Templates contain your entire analysis, minus the FCS files. They are the most efficient tool for repeated analyses.
A template is a replica of your workspace file without data. It preserves groups, gates, table definitions, and layouts and allows all of that to be applied to the next data set. A template can be created simply by choosing the ‘Export as a template’ option from the File band after analyzing an initial data set. This will create a .WSPT file in the location you specify. Templates can be used to apply the complete analysis to any subsequent data sets with a matching set of parameters.
There are several tips that can improve the templates you create.
1) Organize samples into groups
This is the most important part of designing the template. Individual samples are not preserved in a template, so only gates that have been associated with a group will be retained. Additional automation can be achieved by ensuring that the ‘Live group’ check box is selected and that criteria have been attributed to define group membership.
Additional information on creating groups is available on the Creating and Editing Groups page.
If the group is live and has criteria, when new data are added to the template they will be automatically assigned to all groups with matching criteria, receive the gates associated with those groups, and connect to layouts and tables associated with those groups. Quality group creation is the key to automation.
2) Compensation is independent of the template
Compensation matrices will vary from experiment to experiment, even if the same panel has been used. For that reason, we do not include compensation matrices as part of a template. If gates, graphs or statistics reference the compensated version of collected parameters and uncompensated data are added to the template, none of the group associated gates will appear until the data are compensated. If you encounter this, simply compensate the data in FlowJo and the gates will automatically appear on the data once compensation is applied and the compensated version of the parameters exist.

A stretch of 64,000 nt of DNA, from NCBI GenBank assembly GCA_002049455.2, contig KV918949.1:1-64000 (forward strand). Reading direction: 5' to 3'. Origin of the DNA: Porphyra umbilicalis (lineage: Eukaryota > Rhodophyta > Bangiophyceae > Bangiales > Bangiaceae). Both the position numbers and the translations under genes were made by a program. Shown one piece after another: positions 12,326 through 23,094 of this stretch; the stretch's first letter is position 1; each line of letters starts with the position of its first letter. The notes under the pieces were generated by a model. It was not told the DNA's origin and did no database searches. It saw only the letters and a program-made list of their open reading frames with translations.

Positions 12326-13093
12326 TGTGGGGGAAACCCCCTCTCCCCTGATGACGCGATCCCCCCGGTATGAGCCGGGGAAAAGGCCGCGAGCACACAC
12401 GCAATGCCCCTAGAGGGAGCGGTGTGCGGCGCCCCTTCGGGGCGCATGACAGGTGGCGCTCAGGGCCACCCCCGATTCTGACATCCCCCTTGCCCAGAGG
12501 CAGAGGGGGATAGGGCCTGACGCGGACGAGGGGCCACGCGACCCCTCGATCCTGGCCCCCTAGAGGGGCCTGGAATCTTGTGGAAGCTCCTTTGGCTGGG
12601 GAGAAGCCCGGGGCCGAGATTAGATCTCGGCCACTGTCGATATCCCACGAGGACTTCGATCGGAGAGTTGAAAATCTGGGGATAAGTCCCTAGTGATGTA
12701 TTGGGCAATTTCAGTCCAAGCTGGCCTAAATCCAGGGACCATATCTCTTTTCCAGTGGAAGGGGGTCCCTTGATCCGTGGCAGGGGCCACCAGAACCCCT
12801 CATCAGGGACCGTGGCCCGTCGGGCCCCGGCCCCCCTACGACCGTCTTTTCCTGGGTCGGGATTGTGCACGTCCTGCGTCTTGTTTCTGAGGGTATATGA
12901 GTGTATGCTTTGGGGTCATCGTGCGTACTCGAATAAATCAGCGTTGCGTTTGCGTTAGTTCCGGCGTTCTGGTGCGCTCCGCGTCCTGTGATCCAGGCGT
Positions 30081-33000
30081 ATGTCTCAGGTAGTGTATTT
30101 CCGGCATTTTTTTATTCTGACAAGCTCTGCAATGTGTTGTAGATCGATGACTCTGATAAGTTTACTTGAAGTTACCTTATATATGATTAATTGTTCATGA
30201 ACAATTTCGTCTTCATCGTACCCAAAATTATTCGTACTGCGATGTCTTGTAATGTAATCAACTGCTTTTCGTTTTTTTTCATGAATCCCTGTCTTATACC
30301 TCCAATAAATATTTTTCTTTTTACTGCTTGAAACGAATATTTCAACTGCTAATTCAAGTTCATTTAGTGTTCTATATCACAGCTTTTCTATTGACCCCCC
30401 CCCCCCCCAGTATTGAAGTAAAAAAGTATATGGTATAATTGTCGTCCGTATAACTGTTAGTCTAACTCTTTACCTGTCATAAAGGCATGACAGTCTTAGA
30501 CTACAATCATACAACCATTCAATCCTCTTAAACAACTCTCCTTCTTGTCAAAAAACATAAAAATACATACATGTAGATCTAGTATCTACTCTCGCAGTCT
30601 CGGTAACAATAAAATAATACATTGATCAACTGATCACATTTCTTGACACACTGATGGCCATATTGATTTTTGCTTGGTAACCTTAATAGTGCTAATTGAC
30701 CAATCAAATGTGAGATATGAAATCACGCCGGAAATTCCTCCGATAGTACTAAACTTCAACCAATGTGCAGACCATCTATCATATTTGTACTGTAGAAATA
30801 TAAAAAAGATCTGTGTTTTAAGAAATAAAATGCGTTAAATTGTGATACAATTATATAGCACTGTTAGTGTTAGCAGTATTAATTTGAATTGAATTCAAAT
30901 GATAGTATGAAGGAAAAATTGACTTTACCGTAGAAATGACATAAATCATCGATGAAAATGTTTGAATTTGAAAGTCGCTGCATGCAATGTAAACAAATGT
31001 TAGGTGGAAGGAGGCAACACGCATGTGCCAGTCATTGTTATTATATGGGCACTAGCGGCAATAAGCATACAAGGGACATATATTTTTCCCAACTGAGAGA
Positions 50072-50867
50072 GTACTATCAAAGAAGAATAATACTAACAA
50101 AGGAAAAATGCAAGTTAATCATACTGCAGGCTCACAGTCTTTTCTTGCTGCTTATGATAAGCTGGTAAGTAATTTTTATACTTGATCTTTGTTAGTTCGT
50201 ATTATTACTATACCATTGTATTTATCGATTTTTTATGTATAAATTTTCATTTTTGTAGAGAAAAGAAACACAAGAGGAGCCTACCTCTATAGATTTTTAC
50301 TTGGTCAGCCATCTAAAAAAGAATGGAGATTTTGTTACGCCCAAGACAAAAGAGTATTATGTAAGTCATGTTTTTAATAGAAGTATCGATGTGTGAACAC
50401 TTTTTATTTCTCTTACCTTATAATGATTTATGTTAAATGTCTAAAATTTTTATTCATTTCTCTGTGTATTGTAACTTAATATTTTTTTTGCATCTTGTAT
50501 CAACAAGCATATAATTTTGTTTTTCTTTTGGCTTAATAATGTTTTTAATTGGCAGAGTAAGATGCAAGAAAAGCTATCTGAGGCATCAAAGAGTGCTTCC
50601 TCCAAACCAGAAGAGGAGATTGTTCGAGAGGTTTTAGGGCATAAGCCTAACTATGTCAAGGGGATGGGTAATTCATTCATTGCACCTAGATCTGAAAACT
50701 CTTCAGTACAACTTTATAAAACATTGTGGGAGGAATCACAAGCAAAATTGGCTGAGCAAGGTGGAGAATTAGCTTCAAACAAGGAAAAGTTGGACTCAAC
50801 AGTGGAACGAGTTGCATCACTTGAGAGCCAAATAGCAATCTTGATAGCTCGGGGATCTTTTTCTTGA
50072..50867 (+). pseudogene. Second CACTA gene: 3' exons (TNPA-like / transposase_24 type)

3) Nuances to gating and algorithmic approaches to automation
Gates in templates are applied uniformly to all the samples in a group; they will not adjust to the individual samples by default. Individual gates for samples that vary can be adjusted by hand, but several tools exist that may aid in automation.
- Synchronizing groups gates: If the synchronize box is checked, the user can edit one samples gates, the negative control for example, and thereby adjust all of the gates in the group. This is particularly useful for experiments that may vary from data set to data set, but are highly consistent within a data set.
- Magnetic gates: a gate may be made magnetic, meaning that it will shift to center itself over the densest part of a population automatically, when creating a template. When new data are added, magnetic gates will adjust position on a per sample basis. They will not adjust shape.